The term "Piemonte" refers to both a geographical entity—as an administrative district of the Italian state—and to a linguistic entity, distinct enough from Standard Italian to be treated as a language in its own right. Piemonte is comprised of the districts of Alessandria, Asti, Cuneo, Navarra, Turin, and Vercelli. It is bordered on the west by France, on the north by Val d'Aosta District and by Switzerland, on the east by Lombardy, and, between its southern border and the Ligurian Sea, by Liguria. Its principal city is Turin (Torino). The northern portion of the region is subalpine, with the remainder formed by the northern Italian plain. Piemonte is a part of "continental Italy," as distinct from "peninsular Italy" to the south. It is exposed to polar air in winter and warm winds off the Atlantic in summer. Winters are characterized by fog and frost, with snow at elevations above 1,500 meters. The portion of Piemonte that verges on the Alps differs climatically from the plains region, in part because the latter enjoys the shelter from winds provided by mountains on three of its sides. In the plains region, while temperatures may drop to below freezing in winter, snow is rare.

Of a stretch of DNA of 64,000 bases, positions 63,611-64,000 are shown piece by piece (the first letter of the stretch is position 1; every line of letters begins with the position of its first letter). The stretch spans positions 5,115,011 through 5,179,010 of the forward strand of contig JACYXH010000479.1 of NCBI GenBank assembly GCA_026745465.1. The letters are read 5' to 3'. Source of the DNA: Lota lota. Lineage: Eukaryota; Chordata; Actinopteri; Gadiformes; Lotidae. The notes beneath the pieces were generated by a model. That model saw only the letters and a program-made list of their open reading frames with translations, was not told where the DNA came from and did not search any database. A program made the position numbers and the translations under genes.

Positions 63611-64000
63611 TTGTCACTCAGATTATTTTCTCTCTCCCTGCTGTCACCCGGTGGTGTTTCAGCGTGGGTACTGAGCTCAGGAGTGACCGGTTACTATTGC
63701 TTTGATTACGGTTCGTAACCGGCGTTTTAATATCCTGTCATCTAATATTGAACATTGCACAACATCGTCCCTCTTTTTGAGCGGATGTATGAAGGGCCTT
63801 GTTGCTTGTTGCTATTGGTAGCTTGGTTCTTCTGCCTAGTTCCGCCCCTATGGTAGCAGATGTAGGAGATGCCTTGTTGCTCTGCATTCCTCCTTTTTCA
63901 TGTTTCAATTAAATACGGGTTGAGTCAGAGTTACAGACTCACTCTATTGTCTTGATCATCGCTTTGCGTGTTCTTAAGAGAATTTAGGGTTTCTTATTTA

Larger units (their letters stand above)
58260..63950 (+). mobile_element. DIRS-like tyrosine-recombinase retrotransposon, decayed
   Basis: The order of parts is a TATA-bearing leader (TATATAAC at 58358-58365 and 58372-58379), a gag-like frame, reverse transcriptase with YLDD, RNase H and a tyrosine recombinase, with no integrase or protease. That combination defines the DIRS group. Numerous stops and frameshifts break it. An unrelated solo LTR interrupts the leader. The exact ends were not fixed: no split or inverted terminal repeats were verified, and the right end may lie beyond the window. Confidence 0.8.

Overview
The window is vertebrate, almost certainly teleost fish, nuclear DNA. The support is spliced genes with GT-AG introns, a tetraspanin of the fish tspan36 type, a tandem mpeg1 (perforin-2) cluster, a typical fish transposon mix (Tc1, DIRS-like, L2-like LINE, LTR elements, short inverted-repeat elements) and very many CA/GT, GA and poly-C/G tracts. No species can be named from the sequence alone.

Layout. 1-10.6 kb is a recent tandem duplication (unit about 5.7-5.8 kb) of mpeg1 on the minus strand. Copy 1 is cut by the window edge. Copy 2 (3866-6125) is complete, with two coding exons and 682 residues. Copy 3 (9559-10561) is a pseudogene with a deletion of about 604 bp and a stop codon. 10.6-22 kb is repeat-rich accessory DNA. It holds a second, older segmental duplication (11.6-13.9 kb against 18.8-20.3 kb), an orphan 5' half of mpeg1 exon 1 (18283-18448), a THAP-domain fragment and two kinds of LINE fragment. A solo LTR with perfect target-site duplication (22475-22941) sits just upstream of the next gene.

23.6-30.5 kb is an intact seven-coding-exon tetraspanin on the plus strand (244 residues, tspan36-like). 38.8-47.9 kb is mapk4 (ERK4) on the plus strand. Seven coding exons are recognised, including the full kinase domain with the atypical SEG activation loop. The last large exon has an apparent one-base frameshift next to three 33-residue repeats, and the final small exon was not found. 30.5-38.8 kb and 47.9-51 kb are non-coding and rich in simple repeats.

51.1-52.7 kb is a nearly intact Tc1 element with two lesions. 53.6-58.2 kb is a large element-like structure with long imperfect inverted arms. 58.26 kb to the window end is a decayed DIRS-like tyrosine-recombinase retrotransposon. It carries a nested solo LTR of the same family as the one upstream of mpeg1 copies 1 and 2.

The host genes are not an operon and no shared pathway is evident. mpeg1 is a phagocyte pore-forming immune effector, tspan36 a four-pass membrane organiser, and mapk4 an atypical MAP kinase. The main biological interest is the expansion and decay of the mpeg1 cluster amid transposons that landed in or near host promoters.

Piemonte is one of the more densely populated of Italy's regions, with more than 4.5 million inhabitants. Much of its population growth in recent decades has been fueled by Immigrants from the economically depressed regions of Southern Italy, who are drawn northward by the possibility of employment in Piemontese (and Lombardian and Ligurian) industries.
Piemontese is a Gallo-Italian dialect, along with Lombard, Ligurian, and Emilian. Illiteracy, historically a problem in Italy because of its wide range of linguistic diversity, occurs at a substantially lower rate for Piemonte than for any other administrative region of the country. This may in part be the result of the long-standing tradition of lay education that distinguishes Piemonte (and its neighbor, Lombardy) from the rest of the country.